Supreme Court: Bank can only suspend service to client in exceptional cases
In a judgment issued Wednesday, the Civil Chamber of the Supreme Court of Estonia explained that a bank has the right to terminate a basic payment services contract concluded with a customer only under exceptional circumstances, i.e. only on compelling grounds. The judgment involved a case in which a bank had suspended the provision of services to companies allegedly tied to instances of money laundering in Russia in the so-called Magnitsky case.
Estonia's top court discussed the claim brought by a client against Swedbank over the termination of a bank account and payment card agreement. The bank had justified the termination of the contract with the fact that the consumer was connected to companies the bank deemed to have a high money laundering risk.
While Viru County Court dismissed the client's claim, the second-tier Tartu Circuit Court ruled in their favor, prompting the bank to appeal the decision to the Supreme Court.
The Supreme Court's Civil Chamber agreed with the circuit court that the regular termination of a basic payment services contract was not permitted, due to which the client's action must be satisfied.
Only an extraordinary termination of a contract is possible, which a credit institution must substantially justify and to which the consumer is entitled to object, the top court ruled.
The basis of Wednesday's judgment was an action brought by plaintiff Jelena Hripunova against Swedbank, as the bank suspended the provision of basic payment services with the companies Ronfard OÜ and Logowest OÜ, of which Hripunova is a board member, stakeholder and, according to commercial register data, beneficiary.
In response to the action, the defendant, Swedbank, claimed that the activity of the high-risk companies connected to the plaintiff was not readily comprehensible and that on September 2, 2020, money was transferred from Ronfard OÜ to the plaintiff's account in the sum of €1,521,844.52, with which new settlements took place and which, in combination with other circumstances, caused an increase in the client's risk level.
The defendant likewise referenced the fact that the plaintiff has been negatively portrayed in the press in connection with the Magnitsky money laundering affair. An article published in daily Postimees notes that millions of euros were received by Ronfard OÜ and Logowest OÜ accounts from bank accounts directly linked to the Magnitsky money laundering affair.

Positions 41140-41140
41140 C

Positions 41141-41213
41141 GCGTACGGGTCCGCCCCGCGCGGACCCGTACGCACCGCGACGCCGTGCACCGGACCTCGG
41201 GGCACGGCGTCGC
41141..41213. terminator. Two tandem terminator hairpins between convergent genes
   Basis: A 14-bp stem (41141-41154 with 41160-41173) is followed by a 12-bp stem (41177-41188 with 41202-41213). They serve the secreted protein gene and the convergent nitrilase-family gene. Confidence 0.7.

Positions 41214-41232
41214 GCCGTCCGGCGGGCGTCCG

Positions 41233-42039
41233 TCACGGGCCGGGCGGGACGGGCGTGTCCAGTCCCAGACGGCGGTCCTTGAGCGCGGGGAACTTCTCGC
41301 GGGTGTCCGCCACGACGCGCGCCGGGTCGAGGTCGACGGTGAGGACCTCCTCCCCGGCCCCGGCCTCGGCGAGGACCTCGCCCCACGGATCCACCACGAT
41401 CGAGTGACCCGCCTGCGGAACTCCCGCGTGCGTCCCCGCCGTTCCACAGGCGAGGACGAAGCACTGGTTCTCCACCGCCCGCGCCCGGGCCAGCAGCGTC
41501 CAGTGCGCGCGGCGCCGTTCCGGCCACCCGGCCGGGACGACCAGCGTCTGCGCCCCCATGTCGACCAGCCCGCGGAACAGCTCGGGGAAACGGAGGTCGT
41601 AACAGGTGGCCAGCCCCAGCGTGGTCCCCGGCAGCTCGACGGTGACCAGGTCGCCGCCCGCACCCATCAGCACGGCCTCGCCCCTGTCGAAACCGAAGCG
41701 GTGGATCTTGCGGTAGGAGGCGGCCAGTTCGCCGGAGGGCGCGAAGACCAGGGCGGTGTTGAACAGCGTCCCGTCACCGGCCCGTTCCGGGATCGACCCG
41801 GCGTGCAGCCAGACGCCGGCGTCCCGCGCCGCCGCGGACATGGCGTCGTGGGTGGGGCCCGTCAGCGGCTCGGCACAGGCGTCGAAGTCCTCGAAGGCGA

The bank likewise referred to its obligation to conduct media monitoring and found that it can assess the risks associated with the plaintiff and make decisions based on identified risks, and thus the termination of the contract was therefore valid.
The Supreme Court chamber agreed with the circuit court's conclusion that the first-tier county court had no legal basis for assessing the defendant's notice of termination as an extraordinary termination, as in the course of proceedings, the defendant has relied solely on the regular termination of the contract.
In its judgment, the Supreme Court highlighted that banking services are essentially considered a basic need today. Without a bank account, it is difficult — if not downright impossible — to conduct many vital activities, including get paid or receive state support, pay utility bills and pay for various goods and services. This is why credit institutions are obligated by EU directive (2014/92/EU) and Estonia's Law of Obligations Act to offer consumers basic payment services.
As Estonia's Law of Obligations Act, unlike the EU directive, does not specify under what circumstances it is possible to terminate a basic payment services contract with a consumer, the chamber interpreted the law in accordance with the directive.
Accordingly, a credit institution has the right to unilaterally terminate a basic payment services contract only under exceptional circumstances — such as in the event of the violation of legislation concerning money laundering and terrorist financing or the prevention and investigation of crimes.
The directive even stresses that references to possible legislative violations should not be used by banks as a pretext for rejecting commercially less attractive customers. Therefore, a payment account contract with a consumer may only be terminated if the consumer's unlawful conduct has been duly established, not on the grounds that verification thereof is too burdensome or costly.
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Editor: Aili Vahtla